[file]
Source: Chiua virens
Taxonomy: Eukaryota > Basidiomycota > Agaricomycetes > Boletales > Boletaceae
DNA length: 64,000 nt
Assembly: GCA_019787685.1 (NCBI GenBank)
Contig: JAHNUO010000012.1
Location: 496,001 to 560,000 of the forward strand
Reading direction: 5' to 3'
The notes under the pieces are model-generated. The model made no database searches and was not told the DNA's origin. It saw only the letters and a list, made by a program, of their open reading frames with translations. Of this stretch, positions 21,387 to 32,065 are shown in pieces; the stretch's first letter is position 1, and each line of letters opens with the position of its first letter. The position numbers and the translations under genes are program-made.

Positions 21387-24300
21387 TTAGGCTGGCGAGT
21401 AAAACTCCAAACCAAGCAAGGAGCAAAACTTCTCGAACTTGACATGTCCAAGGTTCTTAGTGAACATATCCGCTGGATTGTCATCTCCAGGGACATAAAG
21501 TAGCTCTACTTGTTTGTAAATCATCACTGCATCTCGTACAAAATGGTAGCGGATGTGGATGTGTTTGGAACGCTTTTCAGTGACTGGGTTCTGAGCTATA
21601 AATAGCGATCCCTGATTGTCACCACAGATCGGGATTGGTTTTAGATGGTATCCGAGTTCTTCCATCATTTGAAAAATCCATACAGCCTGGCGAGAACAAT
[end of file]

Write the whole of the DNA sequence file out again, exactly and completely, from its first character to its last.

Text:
Source: Chiua virens
Taxonomy: Eukaryota > Basidiomycota > Agaricomycetes > Boletales > Boletaceae
DNA length: 64,000 nt
Assembly: GCA_019787685.1 (NCBI GenBank)
Contig: JAHNUO010000012.1
Location: 496,001 to 560,000 of the forward strand
Reading direction: 5' to 3'
The notes under the pieces are model-generated. The model made no database searches and was not told the DNA's origin. It saw only the letters and a list, made by a program, of their open reading frames with translations. Of this stretch, positions 21,387 to 32,065 are shown in pieces; the stretch's first letter is position 1, and each line of letters opens with the position of its first letter. The position numbers and the translations under genes are program-made.

Positions 21387-24300
21387 TTAGGCTGGCGAGT
21401 AAAACTCCAAACCAAGCAAGGAGCAAAACTTCTCGAACTTGACATGTCCAAGGTTCTTAGTGAACATATCCGCTGGATTGTCATCTCCAGGGACATAAAG
21501 TAGCTCTACTTGTTTGTAAATCATCACTGCATCTCGTACAAAATGGTAGCGGATGTGGATGTGTTTGGAACGCTTTTCAGTGACTGGGTTCTGAGCTATA
21601 AATAGCGATCCCTGATTGTCACCACAGATCGGGATTGGTTTTAGATGGTATCCGAGTTCTTCCATCATTTGAAAAATCCATACAGCCTGGCGAGAACAAT